How to save a webpage as a PDF or MHT file

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Tom Stallard asked for a way to save webpages, with all of the formatting and images intact, to local storage.

I know of two ways to save webpages as single, contained files. They won’t reproduce the exact layout of the page, but they’ll come very close. One will give you a standard .pdf file. The other technique produces a less ubiquitous .mht or .mhtml file. You’ll have fewer options for reading .mht files, but they usually get closer to the look of the original pages.

Both techniques work, with some variation, in Internet Explorer, Chrome, and Firefox.

[Have a tech question? Ask PCWorld Contributing Editor Lincoln Spector. Send your query to answer@pcworld.com.]

To create a .pdf, you simply “print” the page to pdf creation software.

Chrome makes this chore particularly easy. With the desired page loaded, press Ctrl-P to bring up the browser’s unique Print dialog box. Click the Change button in the Destination section. This brings up a list of your available printers. But in addition to the printers, you’ll find a Save as PDF option.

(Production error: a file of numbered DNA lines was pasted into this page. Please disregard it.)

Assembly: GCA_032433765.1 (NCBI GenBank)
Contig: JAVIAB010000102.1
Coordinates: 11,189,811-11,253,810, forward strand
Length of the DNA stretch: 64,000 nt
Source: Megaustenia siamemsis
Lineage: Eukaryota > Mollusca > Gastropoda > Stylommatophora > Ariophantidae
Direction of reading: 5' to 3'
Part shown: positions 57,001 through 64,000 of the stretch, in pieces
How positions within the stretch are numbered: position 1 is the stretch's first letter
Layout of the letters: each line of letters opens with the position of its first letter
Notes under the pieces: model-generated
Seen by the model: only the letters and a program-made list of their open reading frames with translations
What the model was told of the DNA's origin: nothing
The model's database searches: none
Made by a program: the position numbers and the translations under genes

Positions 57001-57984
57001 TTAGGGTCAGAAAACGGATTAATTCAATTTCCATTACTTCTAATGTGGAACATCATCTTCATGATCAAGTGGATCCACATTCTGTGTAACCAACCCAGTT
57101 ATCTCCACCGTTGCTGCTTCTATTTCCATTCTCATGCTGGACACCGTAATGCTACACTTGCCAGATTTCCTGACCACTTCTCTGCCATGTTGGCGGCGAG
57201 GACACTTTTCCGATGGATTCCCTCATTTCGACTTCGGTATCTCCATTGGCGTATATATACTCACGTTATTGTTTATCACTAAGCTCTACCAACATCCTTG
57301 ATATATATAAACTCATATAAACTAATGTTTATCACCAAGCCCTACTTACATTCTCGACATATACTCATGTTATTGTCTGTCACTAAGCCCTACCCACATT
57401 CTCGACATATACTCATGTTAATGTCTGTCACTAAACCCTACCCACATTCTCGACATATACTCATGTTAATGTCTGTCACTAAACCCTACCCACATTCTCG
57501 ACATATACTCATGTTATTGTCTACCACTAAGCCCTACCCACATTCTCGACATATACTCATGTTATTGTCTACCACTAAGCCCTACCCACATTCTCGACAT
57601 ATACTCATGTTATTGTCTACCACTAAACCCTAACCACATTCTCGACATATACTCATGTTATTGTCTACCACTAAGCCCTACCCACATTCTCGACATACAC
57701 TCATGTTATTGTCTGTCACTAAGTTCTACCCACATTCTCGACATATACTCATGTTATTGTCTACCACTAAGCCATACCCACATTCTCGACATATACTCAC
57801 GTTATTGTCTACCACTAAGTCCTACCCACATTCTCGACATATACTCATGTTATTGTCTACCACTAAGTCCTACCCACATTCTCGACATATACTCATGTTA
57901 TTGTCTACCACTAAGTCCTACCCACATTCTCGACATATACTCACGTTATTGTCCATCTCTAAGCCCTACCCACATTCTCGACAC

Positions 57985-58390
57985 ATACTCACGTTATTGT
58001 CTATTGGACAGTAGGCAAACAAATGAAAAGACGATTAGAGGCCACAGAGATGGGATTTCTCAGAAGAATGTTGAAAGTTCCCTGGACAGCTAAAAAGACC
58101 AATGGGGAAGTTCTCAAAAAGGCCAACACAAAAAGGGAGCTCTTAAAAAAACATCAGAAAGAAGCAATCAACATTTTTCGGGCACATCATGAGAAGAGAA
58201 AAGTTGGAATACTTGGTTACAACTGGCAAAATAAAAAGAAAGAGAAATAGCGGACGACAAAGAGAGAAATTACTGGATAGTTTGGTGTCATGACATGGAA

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Ctrl-P will also bring up a printer dialog box in Internet Explorer or Chrome. Only these offer standard Windows dialog boxes, and lack a Save as PDF option. (They both offer a “Print to file” option, but you won’t find that to be satisfactory.)

So you’ll need a print-to-PDF program that interfaces with Windows as a print driver. There are plenty available, and you might have one installed that you don’t even know about. In researching this article, I discovered that I have four.

If you don’t have a PDF option among your print drivers, download and install the free version of the BullZip PDF Printer.

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The MIME HTML (MHTML) format archives a webpage, putting the text, the code, and the images (but not audio and video) into a single file. It looks more like a webpage because it is, technically, a webpage.

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Internet Explorer supports MHTML files out of the box. To save the page you’re looking at, press Ctrl-S to bring up the Save As dialog box. In the “Save as type” pull-down menu, select Web Archive, single file (*.mht).

Neither Firefox nor Chrome support MHTML by default, but there are ways around that.

Firefox users need to install the Mozilla Archive Format, with MHT and Faithful Save.

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For Chrome, it’s a bit more complicated. In the browser’s address field (where you type URLs), enter chrome://flags/ and press Enter. Search for the option Save Page as MHTML, and click the Enable link. Then close and re-open Chrome.

Once you’ve made these changes, the Save As dialog box (still Ctrl-S) will offer a MHT or MHTML option in the “Save as type” menu.

You can read MHTML files in Internet Explorer, and in the other browsers after you’ve made the changes described above. You can also download reader apps for Android and iOS.

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